Although I’ve been playing around with rhombuses in squares (along with my friend Malke)I hadn’t yet mixed rhombi and squares together within the same square. This may sound like a small detail, but it creates the possibility to make many new decisions. What I provided was some samples to hint at the wide range of  choices students could make, colorful papers that had squares and rhombuses on them ready to cut, and a kind of complex looking white template.

 

I tried to get these second graders to see the rhombuses as well as the squares and the triangles in this map of shapes. I wasn’t sure if they’d get it. Maybe second grade is too young to be able to make sense out of all these lines?

Ha! Some students struggled more than others, but they absolutely were able to make sense of this, and make some great designs. 

Some students added their own graphics to the papers that I gave them.

Quilting square, journal and compass rose

Quilting square, journal and compass rose

Some students created miniature designs for the covers of the journals that they made during a previous class.

Starting the quilting square

Starting the quilting square

Here’s a nice sequence, showing the first steps of one student’s work…..

Paper Quilting square nearing completion

Paper Quilting square nearing completion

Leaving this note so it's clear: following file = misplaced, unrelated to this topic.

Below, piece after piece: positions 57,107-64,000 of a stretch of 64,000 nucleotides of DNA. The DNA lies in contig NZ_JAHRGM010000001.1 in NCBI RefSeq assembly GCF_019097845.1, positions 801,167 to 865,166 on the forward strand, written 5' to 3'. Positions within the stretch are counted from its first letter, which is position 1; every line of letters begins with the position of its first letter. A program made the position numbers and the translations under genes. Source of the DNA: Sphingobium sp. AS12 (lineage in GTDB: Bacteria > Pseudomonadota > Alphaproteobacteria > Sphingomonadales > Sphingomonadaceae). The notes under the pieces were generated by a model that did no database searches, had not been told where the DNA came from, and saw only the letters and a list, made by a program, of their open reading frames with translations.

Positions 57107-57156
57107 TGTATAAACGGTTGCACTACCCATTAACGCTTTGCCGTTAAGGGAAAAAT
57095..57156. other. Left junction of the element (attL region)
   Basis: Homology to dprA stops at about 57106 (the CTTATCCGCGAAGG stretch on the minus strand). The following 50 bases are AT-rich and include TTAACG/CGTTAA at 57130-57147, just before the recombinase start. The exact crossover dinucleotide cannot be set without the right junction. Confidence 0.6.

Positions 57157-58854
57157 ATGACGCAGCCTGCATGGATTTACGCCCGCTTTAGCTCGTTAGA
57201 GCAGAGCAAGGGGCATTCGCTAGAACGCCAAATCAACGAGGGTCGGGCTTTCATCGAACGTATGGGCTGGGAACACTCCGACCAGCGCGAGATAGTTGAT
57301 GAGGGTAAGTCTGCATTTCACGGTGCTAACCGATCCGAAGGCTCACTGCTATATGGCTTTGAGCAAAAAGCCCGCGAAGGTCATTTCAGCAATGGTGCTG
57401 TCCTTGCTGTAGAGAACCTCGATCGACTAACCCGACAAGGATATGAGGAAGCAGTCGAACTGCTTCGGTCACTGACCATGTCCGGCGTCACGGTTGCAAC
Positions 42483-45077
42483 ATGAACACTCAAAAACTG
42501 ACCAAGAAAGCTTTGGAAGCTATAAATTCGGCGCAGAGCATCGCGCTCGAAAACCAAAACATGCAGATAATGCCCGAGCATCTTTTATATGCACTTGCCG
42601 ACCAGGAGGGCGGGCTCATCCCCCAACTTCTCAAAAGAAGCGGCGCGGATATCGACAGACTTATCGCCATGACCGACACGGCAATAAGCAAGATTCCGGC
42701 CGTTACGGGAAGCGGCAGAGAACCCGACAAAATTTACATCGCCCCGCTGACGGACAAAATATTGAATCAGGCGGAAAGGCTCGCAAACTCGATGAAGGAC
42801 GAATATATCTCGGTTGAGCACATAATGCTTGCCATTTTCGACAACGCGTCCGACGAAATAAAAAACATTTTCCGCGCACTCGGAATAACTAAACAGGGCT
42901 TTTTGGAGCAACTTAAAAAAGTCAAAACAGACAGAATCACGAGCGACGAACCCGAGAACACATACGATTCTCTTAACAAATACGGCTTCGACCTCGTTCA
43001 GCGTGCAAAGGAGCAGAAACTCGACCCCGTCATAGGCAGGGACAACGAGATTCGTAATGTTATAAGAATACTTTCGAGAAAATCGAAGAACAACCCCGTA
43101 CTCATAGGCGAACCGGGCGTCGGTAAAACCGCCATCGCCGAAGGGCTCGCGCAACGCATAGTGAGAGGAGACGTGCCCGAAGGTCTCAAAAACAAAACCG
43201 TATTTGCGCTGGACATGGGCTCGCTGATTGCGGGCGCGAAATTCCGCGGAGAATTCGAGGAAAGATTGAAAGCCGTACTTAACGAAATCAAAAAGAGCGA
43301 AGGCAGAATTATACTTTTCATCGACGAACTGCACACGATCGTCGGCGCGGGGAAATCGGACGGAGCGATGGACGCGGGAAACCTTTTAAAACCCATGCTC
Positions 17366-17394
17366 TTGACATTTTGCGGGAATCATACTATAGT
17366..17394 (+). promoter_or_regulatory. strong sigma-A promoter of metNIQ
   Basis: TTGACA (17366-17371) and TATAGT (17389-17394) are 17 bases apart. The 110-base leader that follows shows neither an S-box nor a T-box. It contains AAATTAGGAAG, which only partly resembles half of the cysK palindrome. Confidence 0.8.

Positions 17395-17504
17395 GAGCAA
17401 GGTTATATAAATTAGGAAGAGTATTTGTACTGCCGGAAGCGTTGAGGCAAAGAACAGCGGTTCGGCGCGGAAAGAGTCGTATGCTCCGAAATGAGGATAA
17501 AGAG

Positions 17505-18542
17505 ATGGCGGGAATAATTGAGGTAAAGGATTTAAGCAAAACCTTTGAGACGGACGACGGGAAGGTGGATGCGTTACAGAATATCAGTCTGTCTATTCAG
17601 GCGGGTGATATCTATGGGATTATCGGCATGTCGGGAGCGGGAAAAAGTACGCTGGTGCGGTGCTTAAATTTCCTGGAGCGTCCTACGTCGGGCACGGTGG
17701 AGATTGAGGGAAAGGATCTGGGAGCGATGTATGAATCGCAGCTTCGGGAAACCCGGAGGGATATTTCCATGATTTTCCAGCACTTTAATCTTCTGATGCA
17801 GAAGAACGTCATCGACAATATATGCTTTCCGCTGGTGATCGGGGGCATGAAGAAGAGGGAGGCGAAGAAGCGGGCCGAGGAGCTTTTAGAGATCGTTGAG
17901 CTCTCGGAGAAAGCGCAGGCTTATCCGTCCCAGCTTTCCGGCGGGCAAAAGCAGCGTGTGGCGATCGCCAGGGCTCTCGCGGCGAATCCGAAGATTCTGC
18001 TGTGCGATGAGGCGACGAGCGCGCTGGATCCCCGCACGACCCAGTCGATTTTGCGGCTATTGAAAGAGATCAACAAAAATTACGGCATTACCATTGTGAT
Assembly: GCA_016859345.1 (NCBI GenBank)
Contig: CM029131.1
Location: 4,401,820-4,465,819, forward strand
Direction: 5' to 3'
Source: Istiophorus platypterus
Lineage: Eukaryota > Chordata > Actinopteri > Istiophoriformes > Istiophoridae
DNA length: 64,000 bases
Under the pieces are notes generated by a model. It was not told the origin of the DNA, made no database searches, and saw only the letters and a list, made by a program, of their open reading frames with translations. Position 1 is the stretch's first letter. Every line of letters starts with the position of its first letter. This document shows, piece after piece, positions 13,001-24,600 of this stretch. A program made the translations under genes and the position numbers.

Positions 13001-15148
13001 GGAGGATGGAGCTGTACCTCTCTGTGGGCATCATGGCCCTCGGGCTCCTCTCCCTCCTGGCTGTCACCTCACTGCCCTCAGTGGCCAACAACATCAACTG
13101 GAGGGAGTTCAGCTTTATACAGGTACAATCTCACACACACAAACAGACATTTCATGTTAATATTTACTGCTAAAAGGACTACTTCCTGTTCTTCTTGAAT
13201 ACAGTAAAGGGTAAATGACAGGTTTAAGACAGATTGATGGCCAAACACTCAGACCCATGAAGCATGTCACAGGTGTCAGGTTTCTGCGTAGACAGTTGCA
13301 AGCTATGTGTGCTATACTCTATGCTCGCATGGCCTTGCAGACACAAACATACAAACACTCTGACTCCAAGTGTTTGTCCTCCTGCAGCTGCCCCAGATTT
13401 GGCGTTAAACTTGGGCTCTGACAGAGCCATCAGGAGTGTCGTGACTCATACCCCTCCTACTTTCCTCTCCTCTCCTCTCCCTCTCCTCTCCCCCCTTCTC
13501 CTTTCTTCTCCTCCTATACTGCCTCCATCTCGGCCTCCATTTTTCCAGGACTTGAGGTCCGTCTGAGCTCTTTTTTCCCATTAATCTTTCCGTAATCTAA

…and here it is, nearly done. For the most part students used cut-paper as their medium, but finishing off some of the small spaces with marker was a great way of working.

 

The students in the classroom went wild over the piece in the above photo. . The young man who created it had a long explanation for the choices he made, and his classmates were riveted by his reasoning.

Paper-Quilting square in book

Paper-Quilting square in book

Students needed only about forty minutes to design and assemble their squares.

We finished off this project by making the crisscross which held their journal in place (I gave very little direction on how to do this: mostly I just said, “can you figure this out?’ to which to replied yes or no, but in either case they did figure it out themselves. I just helped them make a knot in the back that kept the yarn from being saggy)

Then students glued on their title, added in the writing they had already created, and most of them drew a covered wagon on the front, which I had done with my sample, but I hadn’t anticipated that they would want to do as well. Without further explanations, here are some more close ups of the rest of this really engaging project.

 

 

 

 

And, last photo, here’s what the paper table looked like when we were done.